By Daniel Luque
Malaga, SPain, Jan 21 (EFE).- The ‘Castañuelas rosas’ flamenco school in Malaga is providing therapy to women with chronic diseases through music, dance and a supportive community.
The women, some more in pain than others, draw strength from wherever they can to be able to make it to their weekly date. Now they are not only united by the pain of their respective illnesses, but also by their passion for music and a deep friendship forged in flamenco bars, known in Andalucia as ‘tablaos’.
The El Pimpi Foundation project, which celebrates its first anniversary in February, has both cultural and charitable objectives: to offer an activity to women who are suffering similar illness or pain and “to perpetuate the Andalusian tradition”, manager Rocío González tells Efe.
SOLIDARITY THROUGH DANCE
To set up the group, the Foundation reached out to local associations that provide care and treatment for women suffering from cancer, fibromyalgia, chronic fatigue, lupus and Parkinson’s.
The idea behind the flamenco school came about thanks to dance teacher Alicia Vicario, who was diagnosed with fibromyalgia. Aware of her ailment, she decided to make an appeal so that other women like her could improve their quality of life through physical exercise and feel a sense of community.
Some 35 students take part in the workshops, which are held on Tuesday afternoons and Friday mornings in Malaga. Some miss classes due to medical appointments or pain that prevents them from getting out of bed.
PAIN SUBSIDES, SMILES ARE BORN
Loli, the youngest member of the group, suffered from breast cancer and has not yet been fully discharged. She tells Efe that attending the school is “a delight” that makes her “forget about the pain”. She says that the pain has subsided and that dancing and “fun” are very good for the body and mind.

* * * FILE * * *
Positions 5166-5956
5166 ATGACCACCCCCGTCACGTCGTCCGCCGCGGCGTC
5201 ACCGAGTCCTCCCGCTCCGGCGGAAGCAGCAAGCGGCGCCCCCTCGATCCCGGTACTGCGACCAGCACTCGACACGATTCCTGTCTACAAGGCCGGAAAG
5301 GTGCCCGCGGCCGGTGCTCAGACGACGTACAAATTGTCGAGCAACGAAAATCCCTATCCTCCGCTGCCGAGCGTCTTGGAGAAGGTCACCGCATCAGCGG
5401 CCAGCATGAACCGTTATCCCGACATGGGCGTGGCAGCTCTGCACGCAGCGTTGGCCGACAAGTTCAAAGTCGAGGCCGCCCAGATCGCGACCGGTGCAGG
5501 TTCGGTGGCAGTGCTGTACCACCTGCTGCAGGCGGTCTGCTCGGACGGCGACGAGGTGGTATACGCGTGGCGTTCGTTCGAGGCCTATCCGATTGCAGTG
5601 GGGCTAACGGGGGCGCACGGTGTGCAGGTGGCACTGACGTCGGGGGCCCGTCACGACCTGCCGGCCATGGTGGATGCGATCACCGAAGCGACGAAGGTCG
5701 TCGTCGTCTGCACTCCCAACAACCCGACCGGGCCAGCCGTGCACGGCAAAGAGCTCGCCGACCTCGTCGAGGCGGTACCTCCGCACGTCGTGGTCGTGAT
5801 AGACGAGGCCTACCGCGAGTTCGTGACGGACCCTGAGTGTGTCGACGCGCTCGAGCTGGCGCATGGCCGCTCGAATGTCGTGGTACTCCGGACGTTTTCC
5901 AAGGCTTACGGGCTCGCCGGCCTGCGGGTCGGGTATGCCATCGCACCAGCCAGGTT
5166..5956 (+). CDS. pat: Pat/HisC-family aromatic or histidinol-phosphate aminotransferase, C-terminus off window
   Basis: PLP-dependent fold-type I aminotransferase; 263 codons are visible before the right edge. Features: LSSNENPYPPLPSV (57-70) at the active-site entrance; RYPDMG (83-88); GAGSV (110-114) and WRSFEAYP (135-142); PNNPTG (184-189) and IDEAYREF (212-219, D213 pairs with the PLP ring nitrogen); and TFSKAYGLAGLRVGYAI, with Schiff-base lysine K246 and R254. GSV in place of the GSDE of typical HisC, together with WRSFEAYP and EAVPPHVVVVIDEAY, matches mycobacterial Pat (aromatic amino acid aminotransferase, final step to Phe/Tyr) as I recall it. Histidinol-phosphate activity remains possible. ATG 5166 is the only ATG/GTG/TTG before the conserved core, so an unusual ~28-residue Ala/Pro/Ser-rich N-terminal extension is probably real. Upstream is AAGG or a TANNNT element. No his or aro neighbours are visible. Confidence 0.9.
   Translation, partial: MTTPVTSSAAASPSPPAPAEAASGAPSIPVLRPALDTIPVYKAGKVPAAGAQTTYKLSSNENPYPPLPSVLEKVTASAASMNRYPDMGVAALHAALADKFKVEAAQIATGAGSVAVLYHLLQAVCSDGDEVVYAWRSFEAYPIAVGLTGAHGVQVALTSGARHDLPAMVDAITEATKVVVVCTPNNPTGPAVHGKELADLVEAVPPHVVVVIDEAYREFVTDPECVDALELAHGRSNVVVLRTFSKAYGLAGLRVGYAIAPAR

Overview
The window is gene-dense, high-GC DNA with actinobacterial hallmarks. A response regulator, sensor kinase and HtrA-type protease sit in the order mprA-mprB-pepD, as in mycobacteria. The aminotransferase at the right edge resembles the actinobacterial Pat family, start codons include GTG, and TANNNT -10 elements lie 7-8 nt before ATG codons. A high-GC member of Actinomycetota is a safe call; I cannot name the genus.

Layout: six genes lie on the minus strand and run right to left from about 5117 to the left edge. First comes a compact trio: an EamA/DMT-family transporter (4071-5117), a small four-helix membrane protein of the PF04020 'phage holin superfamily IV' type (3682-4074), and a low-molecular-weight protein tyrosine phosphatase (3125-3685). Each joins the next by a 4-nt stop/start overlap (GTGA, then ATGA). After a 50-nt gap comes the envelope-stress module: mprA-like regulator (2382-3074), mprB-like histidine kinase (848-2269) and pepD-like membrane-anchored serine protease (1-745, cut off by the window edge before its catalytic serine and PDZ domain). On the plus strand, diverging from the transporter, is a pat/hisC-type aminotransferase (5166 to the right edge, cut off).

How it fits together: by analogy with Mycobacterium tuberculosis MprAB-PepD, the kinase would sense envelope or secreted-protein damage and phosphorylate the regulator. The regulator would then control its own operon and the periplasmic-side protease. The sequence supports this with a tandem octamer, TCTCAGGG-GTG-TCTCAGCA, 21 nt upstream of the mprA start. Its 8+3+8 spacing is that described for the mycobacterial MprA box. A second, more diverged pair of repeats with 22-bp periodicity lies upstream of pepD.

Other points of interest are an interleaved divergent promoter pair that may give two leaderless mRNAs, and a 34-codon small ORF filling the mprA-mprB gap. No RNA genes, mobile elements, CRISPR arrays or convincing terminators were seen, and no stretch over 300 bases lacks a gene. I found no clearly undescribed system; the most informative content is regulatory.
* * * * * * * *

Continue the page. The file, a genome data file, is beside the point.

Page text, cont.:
Marisol is one of the latest additions to the school and an example that, with tenacity and effort, you can get ahead. Thanks to the project, she is recovering from severe depression caused by fibromyalgia and breast cancer she suffered a few years ago and is now “happier” and more eager to leave the house.
Another woman named Loli, Godoy, tells Efe with tears in her eyes of how dance has always been her passion and that the school has allowed her to cope with the breast and bladder cancer diagnoses, saying joining the school is “the best decision” she could have made.
This group of women – ranging in age from 45 to 65 – laugh, joke, hug and confide in each other, cementing the strong bond forged in less than a year since the project started.
Despite their aches and pains, they demonstrate their skill with the castanets and their coordination and mobility when dancing flamenco.They are directed by teacher Alba Aguilar, a 25-year-old who is aware that fatigue is a factor for this group of women, who rest or drink water after one or more choreographies. Some complain, others sit down. However, they all return to the dance floor to move on and continue dancing. EFE